Other investigators have confirmed a beneficial effect of GH in the chronic phase of ischemic heart failure. Yang et al. () reported that GH reduced LV filling pressures and peripheral vascular resistance and increased cardiac index in rats 4 weeks after MI. Jin et al. (), using rats 3 months after MI, demonstrated that the beneficial hemodynamic effects of combined administration of GH and IGF-1 were additive to those induced by captopril, although captopril’s effects in reducing LV weight were still evident (). The design for these studies differs from the present one, as they ([6, 7]) attempted to modify function in well-established heart failure and not the early remodeling process. Further, no in vivo assessment of LV geometry, or in vitro assessment of function, was provided by these earlier studies.
3.3 Growth hormone effects on serum and cardiac IGF-1 levels.
Although serum IGF-1 levels were significantly increased after 3 weeks of GH treatment, ventricular levels of IGF-1 mRNA were not different among the three study groups. Thus, increased local production of IGF-1 does not appear to have a role in the observed cardiovascular effects of GH. In this model system, IGF-1 may function predominantly as an endocrine hormone rather than as a paracrine or autocrine growth factor, a hypothesis supported by previous studies (). Alternatively, it is also conceivable that, given the presence of GH receptors in the heart () and the demonstration of direct GH effects on several tissues such as the growth plate (), the reported cardiovascular effects might be accounted for by direct cardiac actions of GH. Because IGF-1 and IGF-1 receptor mRNA have recently been demonstrated to be upregulated in viable right and left ventricular myocytes 2 days after MI (), it is possible that local IGF-1 production has an important role early in the post-MI period and then diminishes in the late phase of remodeling.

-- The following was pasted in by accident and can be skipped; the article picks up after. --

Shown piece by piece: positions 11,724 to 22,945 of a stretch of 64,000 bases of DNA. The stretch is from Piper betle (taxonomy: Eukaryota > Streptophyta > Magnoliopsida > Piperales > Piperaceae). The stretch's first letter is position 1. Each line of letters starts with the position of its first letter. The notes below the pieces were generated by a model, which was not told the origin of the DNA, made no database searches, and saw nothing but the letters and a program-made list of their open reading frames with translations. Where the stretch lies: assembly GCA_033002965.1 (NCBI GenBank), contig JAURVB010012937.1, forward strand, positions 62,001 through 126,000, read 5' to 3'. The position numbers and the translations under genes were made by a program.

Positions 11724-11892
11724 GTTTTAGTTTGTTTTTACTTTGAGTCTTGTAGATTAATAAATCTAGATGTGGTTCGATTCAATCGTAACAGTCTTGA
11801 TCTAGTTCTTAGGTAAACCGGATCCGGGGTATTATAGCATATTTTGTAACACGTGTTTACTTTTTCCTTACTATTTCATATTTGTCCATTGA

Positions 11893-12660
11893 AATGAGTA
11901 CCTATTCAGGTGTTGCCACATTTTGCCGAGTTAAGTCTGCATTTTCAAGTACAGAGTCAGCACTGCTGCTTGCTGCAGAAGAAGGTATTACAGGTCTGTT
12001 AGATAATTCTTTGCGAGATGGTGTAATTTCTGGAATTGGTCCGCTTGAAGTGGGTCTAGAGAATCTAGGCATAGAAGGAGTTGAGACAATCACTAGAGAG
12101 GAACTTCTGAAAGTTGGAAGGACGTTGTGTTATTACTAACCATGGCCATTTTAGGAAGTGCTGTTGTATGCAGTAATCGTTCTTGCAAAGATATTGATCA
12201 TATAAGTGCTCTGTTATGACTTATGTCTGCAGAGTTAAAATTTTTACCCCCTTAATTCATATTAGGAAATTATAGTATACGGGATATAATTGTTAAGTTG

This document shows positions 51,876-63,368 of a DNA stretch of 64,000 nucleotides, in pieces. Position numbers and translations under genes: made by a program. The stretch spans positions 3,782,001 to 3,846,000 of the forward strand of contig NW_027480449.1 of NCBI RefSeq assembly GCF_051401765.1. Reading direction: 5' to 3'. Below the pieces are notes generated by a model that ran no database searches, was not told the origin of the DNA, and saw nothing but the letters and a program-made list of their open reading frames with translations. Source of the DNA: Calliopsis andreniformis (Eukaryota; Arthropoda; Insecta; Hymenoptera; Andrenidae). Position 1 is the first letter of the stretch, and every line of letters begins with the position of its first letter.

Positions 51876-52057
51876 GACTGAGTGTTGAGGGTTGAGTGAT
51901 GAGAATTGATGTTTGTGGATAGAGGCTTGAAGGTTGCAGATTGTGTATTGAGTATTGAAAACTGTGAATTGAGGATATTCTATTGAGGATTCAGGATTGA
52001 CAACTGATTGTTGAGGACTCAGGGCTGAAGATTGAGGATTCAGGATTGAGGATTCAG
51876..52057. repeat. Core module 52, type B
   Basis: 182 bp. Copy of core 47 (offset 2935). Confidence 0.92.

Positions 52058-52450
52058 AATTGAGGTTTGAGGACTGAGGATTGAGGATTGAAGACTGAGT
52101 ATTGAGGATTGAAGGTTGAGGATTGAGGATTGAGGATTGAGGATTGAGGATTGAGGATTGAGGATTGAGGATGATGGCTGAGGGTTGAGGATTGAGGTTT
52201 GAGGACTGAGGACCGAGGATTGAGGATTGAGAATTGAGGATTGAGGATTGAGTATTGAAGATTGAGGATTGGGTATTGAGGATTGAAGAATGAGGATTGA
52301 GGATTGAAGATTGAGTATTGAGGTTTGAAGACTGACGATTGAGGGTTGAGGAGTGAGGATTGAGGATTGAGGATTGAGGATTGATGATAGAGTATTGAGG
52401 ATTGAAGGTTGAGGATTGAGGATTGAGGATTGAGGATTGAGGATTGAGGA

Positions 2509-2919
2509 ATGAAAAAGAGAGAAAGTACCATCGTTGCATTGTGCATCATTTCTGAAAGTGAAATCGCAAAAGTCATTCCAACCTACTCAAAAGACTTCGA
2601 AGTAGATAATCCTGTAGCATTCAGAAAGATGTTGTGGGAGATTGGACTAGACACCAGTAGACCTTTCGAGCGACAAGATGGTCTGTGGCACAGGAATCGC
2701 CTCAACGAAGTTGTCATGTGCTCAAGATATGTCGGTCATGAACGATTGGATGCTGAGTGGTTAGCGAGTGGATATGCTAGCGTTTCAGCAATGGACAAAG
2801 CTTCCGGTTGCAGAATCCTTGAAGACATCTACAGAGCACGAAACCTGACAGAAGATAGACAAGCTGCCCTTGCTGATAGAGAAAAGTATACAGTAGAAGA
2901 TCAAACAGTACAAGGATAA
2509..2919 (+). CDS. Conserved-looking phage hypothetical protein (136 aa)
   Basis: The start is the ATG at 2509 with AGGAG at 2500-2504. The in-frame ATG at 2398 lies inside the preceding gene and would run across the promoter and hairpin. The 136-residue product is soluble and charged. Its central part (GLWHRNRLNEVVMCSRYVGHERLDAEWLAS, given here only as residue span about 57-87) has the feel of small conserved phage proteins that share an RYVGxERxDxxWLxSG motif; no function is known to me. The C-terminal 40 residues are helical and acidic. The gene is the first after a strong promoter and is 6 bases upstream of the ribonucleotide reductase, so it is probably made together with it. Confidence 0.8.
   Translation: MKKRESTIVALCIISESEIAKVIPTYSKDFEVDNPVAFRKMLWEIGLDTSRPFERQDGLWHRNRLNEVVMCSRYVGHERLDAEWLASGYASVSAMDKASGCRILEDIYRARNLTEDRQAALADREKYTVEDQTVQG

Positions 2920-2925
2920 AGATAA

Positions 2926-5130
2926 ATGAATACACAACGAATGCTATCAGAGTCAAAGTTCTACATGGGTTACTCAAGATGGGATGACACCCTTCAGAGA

3.4 Study limitations.
Data are presented unnormalized as well as normalized to both body weight and tibial length. This was done because it has been suggested that tibial length is more related to lean body mass than to total body weight (). We () and others ([6, 34]) have used these normalization methods in similar model systems.
Although it is not ideal to assess pressures under anesthesia, all animal groups were consistently handled, thereby supporting the validity of intergroup differences. Similarly, in devising a posterior wall load index and estimating peripheral resistance, we acknowledge the difficulty in obtaining in vivo measures of regional mechanics and hemodynamic data in the rat, and we specifically avoid the implication that we can accurately assess either variable. We also did not evaluate the entire Frank-Starling relation using full pressure volume curves.